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2022 Canadian Tax Brackets  Thumbnail

2022 Canadian Tax Brackets

Figuring out how much tax you owe every year is an exercise in mental gymnastics. Your tax brackets will largely determine how much you owe in both federal and provincial taxes and may change depending on the thresholds. Let’s look at the Canadian tax brackets for 2022 and help you determine what that might mean for your income and taxes.

How Canadian Tax Brackets Work

Your tax brackets are determined by the range your taxable income falls in, which is your gross income from all sources (salary, capital gains, dividends, business income, retirement distributions, and other streams of income) less any tax deductions you may qualify for. So, taxable income = gross income − tax deductions.1

Once you know your taxable income, you’ll be able to calculate your federal and provincial tax brackets.

2022 Federal Tax Brackets

Here are the federal tax brackets for 2022 according to the Government of Canada:

  • 15% on the first $50,197 of taxable income, plus1
  • 20.5% on the next $50,195 of taxable income (on the portion of taxable income over 50,197 up to $100,392), plus1
  • 26% on the next $55,233 of taxable income (on the portion of taxable income over $100,392 up to $155,625), plus1
  • 29% on the next $66,083 of taxable income (on the portion of taxable income over 155,625 up to $221,708), plus1
  • 33% of taxable income over $221,7081

This tiered system means that if you make $100,000 a year, the first $50,197 will be taxed at 15% and the remaining $49,803 will be taxed at 20.5%. This would equal $7,529 (15% of $50,197) plus $10,209 (20.5% of $49,803), so your total federal tax bill would be $17,738.1

2022 Provincial Tax Brackets

In addition to federal taxes, you also have to pay provincial taxes. Your provincial tax bracket is determined by where you are living on December 31, as each province has different income brackets for its taxes. For example, the provincial taxes in British Columbia start at 5.06% for the lowest tax bracket, while in Quebec they start at 15% for the lowest tax bracket.2

How Can I Lower My Tax Liability?

With all these tax brackets spinning in your head, you’re probably wondering how you can reduce your tax liability and keep more money in your pocket. It’s best to speak with a financial advisor or CPA about your specific tax situation, but there are a few ways you may be able to pay less tax.

Non-Refundable Tax Credits

Non-refundable tax credits help reduce the amount of tax payable by select taxpayers. There are many different types of non-refundable tax credits, including the following:

  • Exemption for taxpayers over age 653 Exemption for taxpayers with children3
  • Exemption for people receiving a pension3 Exemption for people with certified disabilities3
  • Exemption for people who are caregivers to those with certified disabilities3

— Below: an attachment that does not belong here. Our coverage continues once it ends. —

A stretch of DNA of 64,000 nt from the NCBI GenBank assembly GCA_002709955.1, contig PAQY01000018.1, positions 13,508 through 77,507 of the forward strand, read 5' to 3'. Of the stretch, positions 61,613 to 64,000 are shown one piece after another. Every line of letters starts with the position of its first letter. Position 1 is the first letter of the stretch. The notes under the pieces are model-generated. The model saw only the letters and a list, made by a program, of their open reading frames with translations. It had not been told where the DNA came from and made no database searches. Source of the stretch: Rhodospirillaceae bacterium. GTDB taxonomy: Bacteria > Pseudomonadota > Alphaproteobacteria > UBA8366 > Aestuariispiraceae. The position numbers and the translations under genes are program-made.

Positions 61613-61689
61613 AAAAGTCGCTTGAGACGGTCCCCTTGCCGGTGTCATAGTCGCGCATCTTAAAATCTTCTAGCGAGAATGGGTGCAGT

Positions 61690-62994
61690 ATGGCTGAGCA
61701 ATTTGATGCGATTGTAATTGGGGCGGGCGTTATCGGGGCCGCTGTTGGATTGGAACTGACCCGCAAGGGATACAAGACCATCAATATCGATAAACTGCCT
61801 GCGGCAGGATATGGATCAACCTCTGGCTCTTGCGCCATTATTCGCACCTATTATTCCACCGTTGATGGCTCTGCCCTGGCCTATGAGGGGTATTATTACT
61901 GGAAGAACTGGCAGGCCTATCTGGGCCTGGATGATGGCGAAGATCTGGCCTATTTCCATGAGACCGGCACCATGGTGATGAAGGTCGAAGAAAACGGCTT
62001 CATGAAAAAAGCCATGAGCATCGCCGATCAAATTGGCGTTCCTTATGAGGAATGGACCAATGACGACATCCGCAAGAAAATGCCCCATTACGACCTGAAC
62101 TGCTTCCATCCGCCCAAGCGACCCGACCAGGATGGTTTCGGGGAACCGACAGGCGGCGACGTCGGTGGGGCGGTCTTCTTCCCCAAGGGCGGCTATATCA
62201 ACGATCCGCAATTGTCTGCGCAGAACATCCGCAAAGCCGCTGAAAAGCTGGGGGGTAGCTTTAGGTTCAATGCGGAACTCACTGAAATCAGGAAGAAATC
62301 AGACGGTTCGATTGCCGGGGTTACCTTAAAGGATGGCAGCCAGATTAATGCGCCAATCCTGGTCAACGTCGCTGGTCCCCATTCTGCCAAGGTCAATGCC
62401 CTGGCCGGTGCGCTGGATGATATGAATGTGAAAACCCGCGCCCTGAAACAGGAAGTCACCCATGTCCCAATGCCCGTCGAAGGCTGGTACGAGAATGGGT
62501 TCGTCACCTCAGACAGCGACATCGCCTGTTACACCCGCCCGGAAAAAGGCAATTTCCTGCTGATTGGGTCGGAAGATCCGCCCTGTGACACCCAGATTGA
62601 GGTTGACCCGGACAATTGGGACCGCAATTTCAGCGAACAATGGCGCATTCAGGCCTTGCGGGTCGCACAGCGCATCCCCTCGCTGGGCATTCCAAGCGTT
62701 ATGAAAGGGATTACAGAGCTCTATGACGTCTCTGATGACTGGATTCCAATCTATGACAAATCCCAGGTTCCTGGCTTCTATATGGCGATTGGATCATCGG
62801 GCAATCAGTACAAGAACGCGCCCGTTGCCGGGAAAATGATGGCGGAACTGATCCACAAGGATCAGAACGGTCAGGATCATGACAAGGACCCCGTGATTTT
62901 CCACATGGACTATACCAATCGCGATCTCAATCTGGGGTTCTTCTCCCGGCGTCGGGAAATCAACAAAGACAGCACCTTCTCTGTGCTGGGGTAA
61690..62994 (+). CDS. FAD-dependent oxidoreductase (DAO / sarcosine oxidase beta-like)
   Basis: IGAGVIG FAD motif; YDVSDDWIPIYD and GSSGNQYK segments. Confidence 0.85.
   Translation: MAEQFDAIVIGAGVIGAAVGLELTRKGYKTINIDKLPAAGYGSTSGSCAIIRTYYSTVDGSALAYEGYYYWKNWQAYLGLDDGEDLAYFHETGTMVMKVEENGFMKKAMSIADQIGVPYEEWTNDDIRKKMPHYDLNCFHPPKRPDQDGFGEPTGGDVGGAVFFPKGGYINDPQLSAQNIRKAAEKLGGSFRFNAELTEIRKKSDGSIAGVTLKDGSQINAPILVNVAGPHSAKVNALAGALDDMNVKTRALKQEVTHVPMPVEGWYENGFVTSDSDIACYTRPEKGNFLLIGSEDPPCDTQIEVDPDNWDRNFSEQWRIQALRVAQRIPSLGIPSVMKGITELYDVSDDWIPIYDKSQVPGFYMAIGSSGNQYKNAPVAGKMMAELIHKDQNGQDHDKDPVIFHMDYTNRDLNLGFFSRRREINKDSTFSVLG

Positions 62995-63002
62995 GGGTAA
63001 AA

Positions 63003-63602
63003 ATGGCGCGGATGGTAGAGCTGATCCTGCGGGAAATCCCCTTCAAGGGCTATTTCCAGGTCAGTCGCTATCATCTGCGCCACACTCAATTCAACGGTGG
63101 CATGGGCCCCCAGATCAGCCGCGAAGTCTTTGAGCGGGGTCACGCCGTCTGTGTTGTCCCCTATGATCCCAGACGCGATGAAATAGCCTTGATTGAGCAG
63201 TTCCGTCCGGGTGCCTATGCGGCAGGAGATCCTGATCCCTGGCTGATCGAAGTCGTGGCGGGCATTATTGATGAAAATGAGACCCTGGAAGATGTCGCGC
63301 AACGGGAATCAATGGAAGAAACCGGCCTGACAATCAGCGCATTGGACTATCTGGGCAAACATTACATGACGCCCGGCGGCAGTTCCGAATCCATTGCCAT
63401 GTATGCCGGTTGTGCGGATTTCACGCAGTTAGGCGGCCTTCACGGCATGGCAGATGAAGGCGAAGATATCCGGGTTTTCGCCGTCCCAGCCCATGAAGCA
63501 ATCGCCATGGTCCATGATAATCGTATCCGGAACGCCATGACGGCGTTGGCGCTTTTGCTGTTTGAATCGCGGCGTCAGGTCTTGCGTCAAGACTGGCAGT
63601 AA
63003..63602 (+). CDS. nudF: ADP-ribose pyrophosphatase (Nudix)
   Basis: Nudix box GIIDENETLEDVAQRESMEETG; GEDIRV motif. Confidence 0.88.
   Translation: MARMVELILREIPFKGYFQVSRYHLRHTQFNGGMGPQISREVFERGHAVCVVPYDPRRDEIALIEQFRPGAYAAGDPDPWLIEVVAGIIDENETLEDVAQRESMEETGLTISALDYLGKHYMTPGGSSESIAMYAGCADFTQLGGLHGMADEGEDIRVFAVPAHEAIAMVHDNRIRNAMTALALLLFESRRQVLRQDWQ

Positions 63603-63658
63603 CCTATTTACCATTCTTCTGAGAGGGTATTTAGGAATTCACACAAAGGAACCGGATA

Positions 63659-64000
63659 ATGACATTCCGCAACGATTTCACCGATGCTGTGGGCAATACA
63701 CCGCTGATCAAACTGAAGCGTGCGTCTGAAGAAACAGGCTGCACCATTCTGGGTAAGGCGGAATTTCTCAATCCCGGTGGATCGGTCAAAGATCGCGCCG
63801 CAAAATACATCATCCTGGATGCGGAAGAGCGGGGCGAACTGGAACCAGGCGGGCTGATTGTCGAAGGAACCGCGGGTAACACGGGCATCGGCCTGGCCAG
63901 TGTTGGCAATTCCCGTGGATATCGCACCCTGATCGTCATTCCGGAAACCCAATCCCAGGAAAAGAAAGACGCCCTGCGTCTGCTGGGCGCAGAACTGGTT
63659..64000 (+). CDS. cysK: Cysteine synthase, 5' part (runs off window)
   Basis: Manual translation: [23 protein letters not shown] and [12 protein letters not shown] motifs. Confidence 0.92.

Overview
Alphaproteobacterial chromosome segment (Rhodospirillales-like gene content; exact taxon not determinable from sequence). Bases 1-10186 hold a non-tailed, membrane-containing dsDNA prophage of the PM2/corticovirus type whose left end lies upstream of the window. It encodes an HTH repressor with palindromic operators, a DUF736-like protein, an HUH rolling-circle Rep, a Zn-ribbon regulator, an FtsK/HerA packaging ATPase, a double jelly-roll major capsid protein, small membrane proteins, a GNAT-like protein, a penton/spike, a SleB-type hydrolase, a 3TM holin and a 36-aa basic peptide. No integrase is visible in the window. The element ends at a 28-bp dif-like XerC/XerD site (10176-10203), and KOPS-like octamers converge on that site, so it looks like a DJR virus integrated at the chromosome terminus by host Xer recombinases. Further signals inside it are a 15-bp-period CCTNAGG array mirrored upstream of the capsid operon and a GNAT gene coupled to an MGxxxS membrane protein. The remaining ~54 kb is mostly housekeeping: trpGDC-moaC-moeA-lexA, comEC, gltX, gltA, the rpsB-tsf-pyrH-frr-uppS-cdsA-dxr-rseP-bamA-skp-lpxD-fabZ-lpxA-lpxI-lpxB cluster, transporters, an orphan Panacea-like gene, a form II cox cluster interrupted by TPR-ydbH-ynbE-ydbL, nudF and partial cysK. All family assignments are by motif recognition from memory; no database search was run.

These are all line items you can include when you file your taxes in order to potentially pay less tax. To be eligible to receive non-refundable tax credits, you have to owe taxes in the first place.3

Refundable Tax Credits

Refundable tax credits are available to eligible taxpayers, whether they owe taxes or not. For example, the GST/HST payment is a popular tax credit for people with a combined family income of less than $42,000.

Tax Deductions

You can also reduce your gross income using tax deductions, which can reduce how much you have to pay in taxes. Tax deductions don’t reduce the amount you have to pay directly, but they can help chip away at your taxable income, which might then put you in a lower tax bracket. For example, if your taxable income was $60,000, and you bought a $20,000 truck that you use for your business and you use it as a tax deduction, you may be bumped down into the lowest tax bracket.

It’s important to remember that tax brackets may change every year. Understanding how they work is helpful in estimating how much you may owe in taxes. Don’t hesitate to seek help from a professional if you have questions or are confused about how your Canadian taxes work.

  1. https://www.canada.ca/en/revenue-agency/services/tax/individuals/frequently-asked-questions-individuals/canadian-income-tax-rates-individuals-current-previous-years.html
  2. https://www.wealthsimple.com/en-ca/learn/tax-brackets-canada
  3. https://www.canada.ca/en/financial-consumer-agency/services/financial-toolkit/taxes/taxes-3.html

This content is developed from sources believed to be providing accurate information, and provided by Twenty Over Ten. It may not be used for the purpose of avoiding any federal tax penalties. Please consult legal or tax professionals for specific information regarding your individual situation. The opinions expressed and material provided are for general information, and should not be considered a solicitation for the purchase or sale of any security.